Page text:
In previous posts we've counted 28 squares inside the grid shown below. Next, the four larger squares in each corner of the grid. I am showing them here, as in previous posts, by separately selecting the borders of table cells and changing their colour from black to blue for demonstration.
To recap the process described in previous posts:
1. To select a cell border, click once on the table to select it.
2. Click again on a grid line, this will select the whole line, right across the table.
3. And click again - once, not double click - on one of the borders of a cell. This will select only one border in one cell.
4. To select all the cell borders that you want to select, press Shift after you've selected the first one and click on the other one by one.
5. In the Table Inspector, click in the small colour well under Cell Borders, and choose a new colour.
This picture shows a square comprising four smaller squares inside it. I've changed the colour of outer borders of four cells.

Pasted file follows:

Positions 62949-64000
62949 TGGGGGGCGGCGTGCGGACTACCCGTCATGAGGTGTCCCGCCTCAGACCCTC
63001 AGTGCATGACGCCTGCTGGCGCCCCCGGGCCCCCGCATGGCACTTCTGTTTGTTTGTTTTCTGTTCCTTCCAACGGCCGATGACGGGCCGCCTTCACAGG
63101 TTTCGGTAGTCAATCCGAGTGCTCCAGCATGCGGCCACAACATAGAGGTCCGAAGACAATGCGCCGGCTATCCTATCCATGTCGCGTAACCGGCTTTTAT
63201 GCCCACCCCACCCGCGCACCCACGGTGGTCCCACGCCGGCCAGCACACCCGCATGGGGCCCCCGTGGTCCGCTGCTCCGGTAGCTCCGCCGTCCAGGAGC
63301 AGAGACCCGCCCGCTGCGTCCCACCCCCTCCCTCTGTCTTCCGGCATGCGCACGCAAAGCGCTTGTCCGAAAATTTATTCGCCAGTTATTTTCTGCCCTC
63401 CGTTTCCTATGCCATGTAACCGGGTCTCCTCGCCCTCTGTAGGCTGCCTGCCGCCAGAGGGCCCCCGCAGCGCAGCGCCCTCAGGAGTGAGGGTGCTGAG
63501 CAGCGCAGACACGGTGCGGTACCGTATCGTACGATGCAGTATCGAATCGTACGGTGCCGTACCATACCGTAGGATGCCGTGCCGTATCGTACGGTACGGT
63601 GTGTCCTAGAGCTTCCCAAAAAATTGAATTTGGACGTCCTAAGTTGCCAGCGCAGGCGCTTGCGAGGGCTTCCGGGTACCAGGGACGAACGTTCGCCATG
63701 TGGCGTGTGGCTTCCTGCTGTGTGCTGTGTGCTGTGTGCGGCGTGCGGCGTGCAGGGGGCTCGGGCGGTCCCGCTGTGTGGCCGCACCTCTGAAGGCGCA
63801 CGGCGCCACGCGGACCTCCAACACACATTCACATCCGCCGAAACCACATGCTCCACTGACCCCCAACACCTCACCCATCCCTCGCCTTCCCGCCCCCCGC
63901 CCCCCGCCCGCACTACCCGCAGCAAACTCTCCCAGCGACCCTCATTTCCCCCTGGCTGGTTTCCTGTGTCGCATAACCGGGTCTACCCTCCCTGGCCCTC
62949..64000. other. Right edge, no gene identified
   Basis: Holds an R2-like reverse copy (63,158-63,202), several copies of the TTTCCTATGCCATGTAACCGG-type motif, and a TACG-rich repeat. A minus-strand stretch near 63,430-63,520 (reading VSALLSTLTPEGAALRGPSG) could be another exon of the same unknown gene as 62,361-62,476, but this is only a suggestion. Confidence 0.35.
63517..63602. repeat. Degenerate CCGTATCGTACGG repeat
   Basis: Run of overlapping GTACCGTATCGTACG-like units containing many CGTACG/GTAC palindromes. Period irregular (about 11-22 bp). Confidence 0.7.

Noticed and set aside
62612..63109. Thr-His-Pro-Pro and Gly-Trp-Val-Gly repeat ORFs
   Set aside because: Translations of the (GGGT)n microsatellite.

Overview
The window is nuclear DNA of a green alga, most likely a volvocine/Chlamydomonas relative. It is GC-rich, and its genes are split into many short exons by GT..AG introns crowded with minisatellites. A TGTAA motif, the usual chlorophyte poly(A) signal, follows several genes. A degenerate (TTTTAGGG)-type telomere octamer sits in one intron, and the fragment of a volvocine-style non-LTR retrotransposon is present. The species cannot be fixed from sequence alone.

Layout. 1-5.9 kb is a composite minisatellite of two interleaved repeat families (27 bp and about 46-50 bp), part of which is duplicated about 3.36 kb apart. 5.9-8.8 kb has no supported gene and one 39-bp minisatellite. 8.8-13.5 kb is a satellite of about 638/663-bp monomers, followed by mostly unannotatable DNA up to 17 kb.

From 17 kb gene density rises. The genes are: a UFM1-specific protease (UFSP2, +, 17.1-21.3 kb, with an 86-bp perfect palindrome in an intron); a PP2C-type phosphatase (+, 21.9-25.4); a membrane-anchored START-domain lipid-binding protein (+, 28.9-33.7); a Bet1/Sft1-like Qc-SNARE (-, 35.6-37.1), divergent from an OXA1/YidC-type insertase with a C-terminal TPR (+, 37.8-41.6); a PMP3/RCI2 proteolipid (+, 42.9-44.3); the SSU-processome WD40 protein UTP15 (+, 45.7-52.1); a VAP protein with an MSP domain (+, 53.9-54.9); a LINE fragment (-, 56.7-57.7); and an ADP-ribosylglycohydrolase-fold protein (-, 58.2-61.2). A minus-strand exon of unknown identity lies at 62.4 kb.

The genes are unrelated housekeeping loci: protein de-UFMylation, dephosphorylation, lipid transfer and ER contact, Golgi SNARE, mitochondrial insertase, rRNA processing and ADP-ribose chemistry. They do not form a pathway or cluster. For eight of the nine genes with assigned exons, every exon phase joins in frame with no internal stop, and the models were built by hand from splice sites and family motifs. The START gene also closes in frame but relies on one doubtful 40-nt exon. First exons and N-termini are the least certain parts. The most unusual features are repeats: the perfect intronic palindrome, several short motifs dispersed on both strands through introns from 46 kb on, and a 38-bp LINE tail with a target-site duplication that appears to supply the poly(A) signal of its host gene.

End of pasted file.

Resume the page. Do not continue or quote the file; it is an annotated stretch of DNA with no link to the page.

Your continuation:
Inside the table we have four squares like this one (the other three are not shown here.)
In the previous post we counted twenty seven squares. Now we have thirty one: 27+4=31
Next, let's find and show four more squares inside the table, each consisting of three cells across and three down. Use the technique described above to select the cell borders and change their colour to blue.
Here they are.
Thirty one plus four, thirty five squares. 31 + 4 = 35. In the next post we'll find another four squares hiding within this table.
As I said in previous posts, the ability to select cell borders separately and change their colour, thickness and colour fill (the colour inside the cell) is an exciting design tool. Like here, you can use it in puzzles, including crossword puzzles. You can design coupons where some cell borders are invisible.
Or you can create 'open angles' to use in the layout of your newsletter or brochure. And another use for tables is when you need to group a photo and a piece of text. To read about this last technique, see an earlier article on I Work in Pages: 'An underused layout tool — tables'.